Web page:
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Young activists take on China in key Hong Kong election

Statesman News Service |

Young Hong Kong independence activists calling for a complete break from China stood in major elections for the first time today, the biggest vote since 2014 pro-democracy rallies.

They are fighting for seats in the Legislative Council, or LegCo — Hong Kong’s lawmaking body — as concerns grow that Beijing is tightening its grip on the semi-autonomous city.

Polling stations were busy as campaigners with megaphones urged residents to vote on a hot and humid day.

But wins for the young activists could split the democracy camp’s vote — and end up playing into the hands of pro- Beijing parties.

Most established pro-democracy politicians do not support the notion of independence, which until recently was taboo.

There is concern that the veteran democratic camp may lose seats to voters who now favour more radical new groups.

If the democrats lose just four seats overall, they will forfeit the one-third voting bloc they need to veto bills, stacking the already skewed legislature even more in favour of Beijing.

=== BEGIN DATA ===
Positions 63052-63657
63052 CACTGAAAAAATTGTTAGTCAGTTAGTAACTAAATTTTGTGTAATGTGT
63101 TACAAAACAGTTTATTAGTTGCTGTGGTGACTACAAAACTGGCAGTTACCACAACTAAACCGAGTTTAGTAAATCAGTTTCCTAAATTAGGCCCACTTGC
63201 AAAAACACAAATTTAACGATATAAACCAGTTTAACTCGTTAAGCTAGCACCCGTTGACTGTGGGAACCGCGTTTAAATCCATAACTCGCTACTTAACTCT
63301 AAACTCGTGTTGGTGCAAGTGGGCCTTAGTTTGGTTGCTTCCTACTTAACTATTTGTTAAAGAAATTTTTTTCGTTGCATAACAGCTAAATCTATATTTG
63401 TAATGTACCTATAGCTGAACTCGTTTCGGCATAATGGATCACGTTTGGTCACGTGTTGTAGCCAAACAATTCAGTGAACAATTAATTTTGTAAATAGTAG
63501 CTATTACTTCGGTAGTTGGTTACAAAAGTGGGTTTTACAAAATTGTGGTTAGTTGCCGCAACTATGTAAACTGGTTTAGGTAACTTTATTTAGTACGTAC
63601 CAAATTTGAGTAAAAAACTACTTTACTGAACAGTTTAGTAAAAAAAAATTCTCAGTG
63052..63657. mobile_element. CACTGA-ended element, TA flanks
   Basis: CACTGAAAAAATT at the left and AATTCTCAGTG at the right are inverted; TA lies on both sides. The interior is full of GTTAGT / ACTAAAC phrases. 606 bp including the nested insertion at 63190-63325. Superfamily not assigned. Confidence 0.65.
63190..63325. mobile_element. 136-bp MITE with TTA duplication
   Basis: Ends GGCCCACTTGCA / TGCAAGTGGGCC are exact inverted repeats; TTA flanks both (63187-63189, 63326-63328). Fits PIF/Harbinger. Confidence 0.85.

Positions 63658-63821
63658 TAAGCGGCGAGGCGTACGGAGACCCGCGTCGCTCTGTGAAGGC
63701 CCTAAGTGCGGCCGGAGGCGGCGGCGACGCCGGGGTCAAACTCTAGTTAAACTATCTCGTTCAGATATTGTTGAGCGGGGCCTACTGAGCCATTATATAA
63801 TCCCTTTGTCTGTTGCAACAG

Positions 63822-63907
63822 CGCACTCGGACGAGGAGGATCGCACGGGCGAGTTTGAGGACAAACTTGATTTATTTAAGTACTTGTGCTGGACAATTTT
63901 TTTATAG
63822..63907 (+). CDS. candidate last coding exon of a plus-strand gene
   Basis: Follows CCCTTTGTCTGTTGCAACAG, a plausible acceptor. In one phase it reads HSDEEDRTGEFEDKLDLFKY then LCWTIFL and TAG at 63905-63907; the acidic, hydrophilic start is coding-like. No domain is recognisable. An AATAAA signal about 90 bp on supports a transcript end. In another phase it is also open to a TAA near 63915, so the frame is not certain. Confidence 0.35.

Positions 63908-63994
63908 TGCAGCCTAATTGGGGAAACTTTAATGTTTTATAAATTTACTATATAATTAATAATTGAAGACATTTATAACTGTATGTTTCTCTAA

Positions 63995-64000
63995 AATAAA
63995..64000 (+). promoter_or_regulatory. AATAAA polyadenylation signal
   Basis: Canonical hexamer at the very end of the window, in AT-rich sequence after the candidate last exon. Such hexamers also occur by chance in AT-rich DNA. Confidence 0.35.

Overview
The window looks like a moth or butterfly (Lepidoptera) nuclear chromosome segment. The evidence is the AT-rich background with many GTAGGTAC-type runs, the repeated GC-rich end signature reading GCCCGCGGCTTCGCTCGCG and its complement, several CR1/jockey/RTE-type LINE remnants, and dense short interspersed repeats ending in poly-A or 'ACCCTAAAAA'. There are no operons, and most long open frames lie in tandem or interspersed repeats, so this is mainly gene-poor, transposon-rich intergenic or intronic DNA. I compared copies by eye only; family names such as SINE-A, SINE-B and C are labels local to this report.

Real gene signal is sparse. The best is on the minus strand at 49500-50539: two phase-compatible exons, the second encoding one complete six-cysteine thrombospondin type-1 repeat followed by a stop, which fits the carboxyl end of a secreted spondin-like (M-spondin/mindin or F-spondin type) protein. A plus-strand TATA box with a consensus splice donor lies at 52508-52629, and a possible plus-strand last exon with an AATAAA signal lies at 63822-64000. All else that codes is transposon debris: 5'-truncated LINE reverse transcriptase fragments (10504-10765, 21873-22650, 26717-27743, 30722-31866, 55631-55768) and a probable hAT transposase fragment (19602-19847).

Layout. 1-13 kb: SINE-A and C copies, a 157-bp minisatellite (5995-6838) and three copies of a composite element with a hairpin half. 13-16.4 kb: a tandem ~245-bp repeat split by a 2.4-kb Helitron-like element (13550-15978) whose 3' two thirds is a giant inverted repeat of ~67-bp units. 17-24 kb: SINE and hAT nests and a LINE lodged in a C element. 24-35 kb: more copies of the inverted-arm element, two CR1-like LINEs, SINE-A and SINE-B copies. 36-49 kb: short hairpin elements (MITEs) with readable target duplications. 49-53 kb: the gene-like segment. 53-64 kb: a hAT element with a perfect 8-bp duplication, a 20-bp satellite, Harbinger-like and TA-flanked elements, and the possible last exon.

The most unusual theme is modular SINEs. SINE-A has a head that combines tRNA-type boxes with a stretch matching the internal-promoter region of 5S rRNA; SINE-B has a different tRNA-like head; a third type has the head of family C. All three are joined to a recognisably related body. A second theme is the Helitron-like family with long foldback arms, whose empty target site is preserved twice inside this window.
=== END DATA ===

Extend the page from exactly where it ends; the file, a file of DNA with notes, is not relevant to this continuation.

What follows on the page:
Fears that Hong Kong’s freedoms are disappearing were recently fanned after five city booksellers known for salacious titles about Beijing politicians disappeared, resurfacing in detention on the mainland, triggering widespread condemnation.

That fuelled the fire of the "localist" movement, which is seeking distance from China after the failure of the 2014 rallies to win concessions on political reform.

Now some young campaigners are demanding outright independence, others the chance for Hong Kong to determine its own future in a referendum.

The more strident independence activists — slammed by Beijing and Hong Kong authorities as acting illegally by promoting the breakaway — were banned by the government from running in Sunday’s election, a move which sparked outrage over political censorship.

Polls show some of the handful of pro-independence candidates running may win seats.

Hong Kong political analyst Joseph Cheng says he expects new faces in the legislature.

"This election is very much characterised by an inter-generational change of politicians and political leaders," he said.

One 30-year-old voter who gave her name as Sandy said she favoured independence.

"This is a very critical time…we are here to ensure a voice can still be heard," she said.

But while victory for anti-China activists would be a massive coup, many still feel they are chasing an impossible cause.

Student voter Wilson Vai, 21, said he supported the pro-democracy camp — but felt calling for independence was going too far.